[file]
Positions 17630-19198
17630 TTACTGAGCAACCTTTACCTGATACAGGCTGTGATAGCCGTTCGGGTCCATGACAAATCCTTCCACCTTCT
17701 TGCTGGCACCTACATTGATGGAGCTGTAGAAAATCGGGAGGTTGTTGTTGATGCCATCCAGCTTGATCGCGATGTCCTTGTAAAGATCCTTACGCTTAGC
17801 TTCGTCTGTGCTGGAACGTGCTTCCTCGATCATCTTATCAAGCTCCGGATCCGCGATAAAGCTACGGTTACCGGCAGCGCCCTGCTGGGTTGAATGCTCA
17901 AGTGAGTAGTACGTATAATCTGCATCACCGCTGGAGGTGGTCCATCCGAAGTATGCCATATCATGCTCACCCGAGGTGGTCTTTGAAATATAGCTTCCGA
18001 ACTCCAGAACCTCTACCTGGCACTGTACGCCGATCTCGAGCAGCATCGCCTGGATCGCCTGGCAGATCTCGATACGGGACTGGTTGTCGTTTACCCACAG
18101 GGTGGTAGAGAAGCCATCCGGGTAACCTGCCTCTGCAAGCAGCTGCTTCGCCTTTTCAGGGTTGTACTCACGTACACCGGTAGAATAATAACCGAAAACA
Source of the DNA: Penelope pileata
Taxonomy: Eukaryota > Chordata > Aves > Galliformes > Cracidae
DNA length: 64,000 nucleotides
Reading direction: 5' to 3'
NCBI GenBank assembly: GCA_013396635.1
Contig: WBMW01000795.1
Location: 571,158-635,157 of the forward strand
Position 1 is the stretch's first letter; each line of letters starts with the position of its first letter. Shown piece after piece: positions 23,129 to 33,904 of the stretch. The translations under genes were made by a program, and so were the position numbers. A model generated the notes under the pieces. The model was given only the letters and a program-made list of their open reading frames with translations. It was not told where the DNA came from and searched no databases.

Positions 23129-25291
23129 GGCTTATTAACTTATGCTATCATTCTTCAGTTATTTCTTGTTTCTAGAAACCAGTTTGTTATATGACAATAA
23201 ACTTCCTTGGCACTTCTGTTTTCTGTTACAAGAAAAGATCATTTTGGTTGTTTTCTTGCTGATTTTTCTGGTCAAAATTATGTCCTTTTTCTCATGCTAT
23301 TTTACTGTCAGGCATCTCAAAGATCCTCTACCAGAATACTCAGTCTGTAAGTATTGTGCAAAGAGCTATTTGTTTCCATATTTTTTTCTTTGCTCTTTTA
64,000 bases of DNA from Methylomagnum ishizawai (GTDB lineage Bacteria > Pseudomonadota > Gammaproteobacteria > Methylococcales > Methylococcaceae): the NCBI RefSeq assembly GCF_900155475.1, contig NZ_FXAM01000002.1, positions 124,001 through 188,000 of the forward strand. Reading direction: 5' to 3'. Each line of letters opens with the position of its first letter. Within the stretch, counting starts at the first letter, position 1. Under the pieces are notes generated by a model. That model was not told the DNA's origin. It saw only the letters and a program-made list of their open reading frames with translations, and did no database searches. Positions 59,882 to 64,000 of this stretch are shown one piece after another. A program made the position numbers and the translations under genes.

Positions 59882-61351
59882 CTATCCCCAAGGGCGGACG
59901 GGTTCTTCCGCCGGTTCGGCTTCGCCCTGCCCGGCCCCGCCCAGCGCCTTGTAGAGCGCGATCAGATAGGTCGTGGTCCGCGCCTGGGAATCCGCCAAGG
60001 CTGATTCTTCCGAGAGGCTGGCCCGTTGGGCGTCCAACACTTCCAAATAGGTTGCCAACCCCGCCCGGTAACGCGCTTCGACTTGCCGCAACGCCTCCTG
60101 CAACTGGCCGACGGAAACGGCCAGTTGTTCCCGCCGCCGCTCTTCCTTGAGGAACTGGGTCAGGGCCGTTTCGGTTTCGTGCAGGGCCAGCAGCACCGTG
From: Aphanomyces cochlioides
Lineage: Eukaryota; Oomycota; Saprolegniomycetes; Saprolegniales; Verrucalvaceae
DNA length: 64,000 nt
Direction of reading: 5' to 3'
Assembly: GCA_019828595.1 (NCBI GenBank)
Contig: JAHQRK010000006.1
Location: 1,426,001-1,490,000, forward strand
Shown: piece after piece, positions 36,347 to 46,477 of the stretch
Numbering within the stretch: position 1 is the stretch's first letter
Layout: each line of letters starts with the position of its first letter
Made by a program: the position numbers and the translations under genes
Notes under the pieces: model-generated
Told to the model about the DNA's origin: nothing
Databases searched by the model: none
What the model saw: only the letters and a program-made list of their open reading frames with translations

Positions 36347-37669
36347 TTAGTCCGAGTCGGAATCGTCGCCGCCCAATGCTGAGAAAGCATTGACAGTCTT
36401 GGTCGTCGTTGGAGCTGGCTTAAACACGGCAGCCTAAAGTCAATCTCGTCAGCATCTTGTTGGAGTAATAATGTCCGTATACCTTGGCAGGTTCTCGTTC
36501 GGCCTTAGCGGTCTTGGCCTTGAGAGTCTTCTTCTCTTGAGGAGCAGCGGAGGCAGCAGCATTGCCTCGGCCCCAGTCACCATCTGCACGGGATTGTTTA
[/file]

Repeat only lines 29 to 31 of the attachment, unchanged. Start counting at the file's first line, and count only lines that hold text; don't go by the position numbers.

Direction of reading: 5' to 3'
Assembly: GCA_019828595.1 (NCBI GenBank)
Contig: JAHQRK010000006.1